- The Whitney Museum of American Art (New York), which presents a large collection of artworks by Edward Hopper, including A Woman in the Sun (1961) and Second Story Sunlight (1960). If you want to see Hopper's most famous artwork, Nighthawks, you'll have to go a little farther afield to the Art Institute of Chicago. You'll also find more of his artworks at the Museum of Modern Art (MoMA) in New York.
Edward Hopper, Nighthawks, 1942. Art Institute of Chicago.
- If you have a car, we also recommend a road trip along Route 9W from New York to Poughkeepsie in search of the real Victorian mansion that inspired the masterpiece House by the Railroad, which in turn influenced many filmmakers from the Adams Family to Alfred Hitchcock. If you're interested in this subject, feel free to read our article When Cinema Pays Tribute to the Masterpieces of Art History.
Edward Hopper, House by the Railroad, 1925. Museum of Modern Art, New York.
3. The Coastal Germany of Caspar David Friedrich
Although he had a notable influence in landscape painting, Caspar David Friedrich is certainly the most underrated artist in this ranking.
Caspar David Friedrich, Wanderer above the Sea of Fog, 1818. Kunsthalle Hamburg, Germany.
You may be familiar with his most famous artwork: Wanderer above the Sea of Fog (see illustration). Caspar David Friedrich's landscapes, showing people from the back, contemplating a nature as poetic as indomitable, made him famous all over Europe. His universe, on the border between reality and fantasy, has had many repercussions in our modern society, notably by influencing the world of comic books and video games.
Caspar David Friedrich, Chalk Cliffs on Rügen, 1818. Kunst Museum Winterthur, Switzerland.
Head of the German Romanticism inspired by Goethe's philosophy, his wild landscapes transpire of passionate and introspective emotions. The best thing about mountain and seascape paintings is that they change so little over time. This allows a perfect immersion for those who would like to travel in the footsteps of the artist: the chalk cliffs of the island of Rügen are the same as they were two centuries ago, and the mountain ranges of Central Europe have also not moved an inch.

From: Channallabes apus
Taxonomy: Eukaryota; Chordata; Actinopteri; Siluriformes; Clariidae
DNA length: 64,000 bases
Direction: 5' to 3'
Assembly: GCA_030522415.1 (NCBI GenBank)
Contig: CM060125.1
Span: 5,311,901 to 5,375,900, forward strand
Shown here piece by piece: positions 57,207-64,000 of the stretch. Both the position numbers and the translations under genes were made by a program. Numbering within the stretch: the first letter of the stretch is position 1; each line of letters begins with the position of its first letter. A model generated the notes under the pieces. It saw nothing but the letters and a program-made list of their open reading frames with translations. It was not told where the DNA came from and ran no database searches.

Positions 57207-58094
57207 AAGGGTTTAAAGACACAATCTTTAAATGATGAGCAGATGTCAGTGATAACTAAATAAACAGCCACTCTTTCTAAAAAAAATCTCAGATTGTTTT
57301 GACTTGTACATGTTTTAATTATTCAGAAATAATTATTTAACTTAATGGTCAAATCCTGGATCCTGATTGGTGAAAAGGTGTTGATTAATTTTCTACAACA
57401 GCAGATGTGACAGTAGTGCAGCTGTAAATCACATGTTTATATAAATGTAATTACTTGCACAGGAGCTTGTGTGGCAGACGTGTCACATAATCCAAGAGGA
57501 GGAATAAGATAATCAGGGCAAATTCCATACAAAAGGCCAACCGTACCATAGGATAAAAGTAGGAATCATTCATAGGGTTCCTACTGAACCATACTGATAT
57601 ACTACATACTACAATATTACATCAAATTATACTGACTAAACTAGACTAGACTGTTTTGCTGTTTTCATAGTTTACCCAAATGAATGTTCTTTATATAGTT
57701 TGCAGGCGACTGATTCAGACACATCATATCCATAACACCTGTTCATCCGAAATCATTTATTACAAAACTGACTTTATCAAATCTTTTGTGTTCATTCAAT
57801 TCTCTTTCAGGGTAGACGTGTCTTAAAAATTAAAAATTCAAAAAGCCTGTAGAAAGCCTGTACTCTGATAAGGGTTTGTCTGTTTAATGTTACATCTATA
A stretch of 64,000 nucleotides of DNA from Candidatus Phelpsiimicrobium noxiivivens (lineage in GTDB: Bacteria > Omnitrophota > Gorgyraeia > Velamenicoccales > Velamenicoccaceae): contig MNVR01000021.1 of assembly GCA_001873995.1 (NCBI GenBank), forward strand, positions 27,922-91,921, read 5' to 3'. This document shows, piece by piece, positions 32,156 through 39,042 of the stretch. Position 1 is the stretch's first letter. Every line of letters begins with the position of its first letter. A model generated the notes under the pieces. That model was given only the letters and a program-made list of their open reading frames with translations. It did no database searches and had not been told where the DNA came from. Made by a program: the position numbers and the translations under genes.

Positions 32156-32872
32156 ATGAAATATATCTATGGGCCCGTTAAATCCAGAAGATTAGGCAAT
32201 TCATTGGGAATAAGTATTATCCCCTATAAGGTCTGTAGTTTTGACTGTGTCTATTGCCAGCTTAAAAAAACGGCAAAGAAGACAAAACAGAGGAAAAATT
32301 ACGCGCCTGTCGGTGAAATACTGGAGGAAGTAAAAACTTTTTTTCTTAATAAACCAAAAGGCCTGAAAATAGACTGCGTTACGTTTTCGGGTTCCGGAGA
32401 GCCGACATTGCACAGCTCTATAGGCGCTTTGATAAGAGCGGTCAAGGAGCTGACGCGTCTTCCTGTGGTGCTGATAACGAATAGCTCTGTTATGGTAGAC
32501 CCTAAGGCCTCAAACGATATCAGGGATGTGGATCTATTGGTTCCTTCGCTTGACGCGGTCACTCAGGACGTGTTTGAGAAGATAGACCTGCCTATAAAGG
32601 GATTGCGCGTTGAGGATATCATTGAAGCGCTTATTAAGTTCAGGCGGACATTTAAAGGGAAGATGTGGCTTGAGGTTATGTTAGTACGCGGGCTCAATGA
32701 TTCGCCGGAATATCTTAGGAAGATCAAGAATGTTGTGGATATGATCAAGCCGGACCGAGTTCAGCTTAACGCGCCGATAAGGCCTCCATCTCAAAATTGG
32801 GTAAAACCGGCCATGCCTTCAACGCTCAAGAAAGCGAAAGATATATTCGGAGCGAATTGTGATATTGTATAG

3 essential places to discover the romantic Germany of Caspar David Friedrich:
- The island of Rügen, the national park of Jasmund and its magnificent chalk cliffs.
- The Kunsthalle of Hamburg, a museum in Northern Germany, which presents in its collections some of the artist's most beautiful masterpieces, including Wanderer above the Sea of Fog (1818) and The Sea of Ice (1824).
Caspar David Friedrich, The Sea of Ice, 1924. Kunsthalle Hamburg, Germany.
- A walk in the mountains and rocky massifs of Central Europe (Verwall massif, Giant Mountains, Bohemian Switzerland National Park...), to rediscover the feeling of solitude and immensity typical of the universe developed by Friedrich.
Caspar David Friedrich, The Watzmann, 1824-1825. Alte Nationalgalerie, Berlin.
4. Edvard Munch's Bucolic Norway
Everyone knows the famous Scream of Munch. However, this isn't the only famous artwork by the Norwegian expressionist painter, as there are no less than 6,000 pieces signed by his hand, not to mention thousands of pages of sketches and preparatory work for his paintings, drawings and watercolors.
Edvard Munch, The Scream, 1893. Nasjonalgalleriet, Oslo.
Through symbolic and delicate artworks, the artist expresses his emotion, alternating between candid joy and tragic melancholy. The landscapes, although simplistic, have a predominant place in his compositions. One can also recognize the originality of the panoramas and weather phenomena typically Nordic. Since it was executed in the land of the Northern Lights and volcanic eruptions, we can better understand the orange and liquefied sky that we discover in the iconic Scream.
Edvard Munch, Two Human Beings (The Lonely Ones), 1905. Private collection.
Whether you're in love with Edvard Munch's style, or you want to visit Norway with a different perspective, we bring you the best places to feel and experience Norwegian expressionism.